Exploring in the Dark Corner
Yesterday's work on Johanssen's grandfather's house wasn't entirely dry this morning, so I opted, instead of creating problems for myself, to delve into one of my studio's dark corners.
I came across a grisaille that I did for a Saturday class last October. It was a chilly but beautiful day, and the remarkable ensemble of trees at Oak Hill Cemetery was resplendent in color.
I chose to start, though, on a grisaille of two huge beech trees, growing just a foot or two apart. I posted about it here.
Subsequently, I painted on it in the studio, capitalizing on the rich, transparent red oxide tint. I made a kaleidoscope of autumn colors to back up the trees, with a strong light effect passing diagonally behind the two beeches.
It was just dreadful. In fact, it was a good bit beyond dreadful. Thus it found itself rightfully in the dark corner.
I noodled around with it for a while, trying to organize the riot of oranges and reds. It was hopeless. The situation called for a radical rethinking. Despite the fact that it's almost June, I felt that snow was required. Covering up the woodland setting with some ultramarine and white, I made a basic sky color (which trended toward green because of the wet warm colors already on the canvas---not so obvious in this photo).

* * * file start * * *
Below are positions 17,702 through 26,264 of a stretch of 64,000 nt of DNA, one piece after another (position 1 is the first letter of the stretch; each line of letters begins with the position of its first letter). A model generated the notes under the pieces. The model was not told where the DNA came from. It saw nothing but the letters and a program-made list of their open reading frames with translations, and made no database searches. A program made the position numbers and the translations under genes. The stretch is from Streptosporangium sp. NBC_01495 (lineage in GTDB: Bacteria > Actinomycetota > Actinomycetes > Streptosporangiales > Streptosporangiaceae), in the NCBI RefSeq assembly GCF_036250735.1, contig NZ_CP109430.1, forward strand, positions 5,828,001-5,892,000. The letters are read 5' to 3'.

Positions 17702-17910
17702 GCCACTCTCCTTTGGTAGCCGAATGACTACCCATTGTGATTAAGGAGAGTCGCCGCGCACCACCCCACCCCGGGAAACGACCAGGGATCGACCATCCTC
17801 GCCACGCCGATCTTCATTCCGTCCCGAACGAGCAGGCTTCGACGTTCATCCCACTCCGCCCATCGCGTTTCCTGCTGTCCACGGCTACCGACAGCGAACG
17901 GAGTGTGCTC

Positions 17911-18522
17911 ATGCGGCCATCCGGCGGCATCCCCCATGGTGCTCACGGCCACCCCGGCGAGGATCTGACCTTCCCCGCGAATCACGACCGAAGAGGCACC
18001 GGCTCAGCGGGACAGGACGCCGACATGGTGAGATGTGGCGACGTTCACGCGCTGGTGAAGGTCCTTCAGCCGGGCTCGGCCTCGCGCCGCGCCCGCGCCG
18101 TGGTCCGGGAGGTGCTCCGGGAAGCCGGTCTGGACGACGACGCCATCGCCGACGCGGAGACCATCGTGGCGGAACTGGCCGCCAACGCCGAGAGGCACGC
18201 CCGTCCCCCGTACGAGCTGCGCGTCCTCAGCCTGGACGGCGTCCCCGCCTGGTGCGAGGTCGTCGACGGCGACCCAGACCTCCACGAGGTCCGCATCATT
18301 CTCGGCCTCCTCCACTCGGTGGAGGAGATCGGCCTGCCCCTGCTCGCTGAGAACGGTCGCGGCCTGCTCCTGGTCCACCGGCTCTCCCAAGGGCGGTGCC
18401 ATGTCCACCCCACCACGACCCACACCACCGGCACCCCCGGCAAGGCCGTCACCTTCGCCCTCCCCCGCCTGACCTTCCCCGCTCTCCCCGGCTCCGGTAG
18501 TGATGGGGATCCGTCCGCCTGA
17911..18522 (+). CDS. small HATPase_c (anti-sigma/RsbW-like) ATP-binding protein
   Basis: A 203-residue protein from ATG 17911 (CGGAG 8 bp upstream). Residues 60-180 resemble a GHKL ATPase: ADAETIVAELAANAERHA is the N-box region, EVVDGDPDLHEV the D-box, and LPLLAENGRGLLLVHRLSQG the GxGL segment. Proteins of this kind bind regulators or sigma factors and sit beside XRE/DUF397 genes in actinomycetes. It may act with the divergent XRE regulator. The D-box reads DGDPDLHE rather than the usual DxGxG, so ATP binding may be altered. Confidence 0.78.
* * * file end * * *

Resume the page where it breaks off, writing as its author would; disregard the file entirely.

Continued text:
As you can see, I left a line of possible trees. This is all quite rough. The trees are not as 'beech-like' as I should wish. But the important thing is that all that orangey-yellow is gone, save for the few 'leaves' at the bottom, where the (yellow!) snow has melted.
As usual, I don't know where it's going. I show you these, as you know, to demonstrate that the way is not always straight. I encourage you, tomorrow being forecast as inclement near Boston, to find some abandoned start on which you may do a wholesale make-over.
For me, these exercises are quite relaxing, and they help me explore new avenues of problem solving.
The next problem is to figure out how to paint the bark so it doesn't look like a potato.
Of course I could go back and look at the real trees, which are certainly much blue-grayer. But that would be too adult.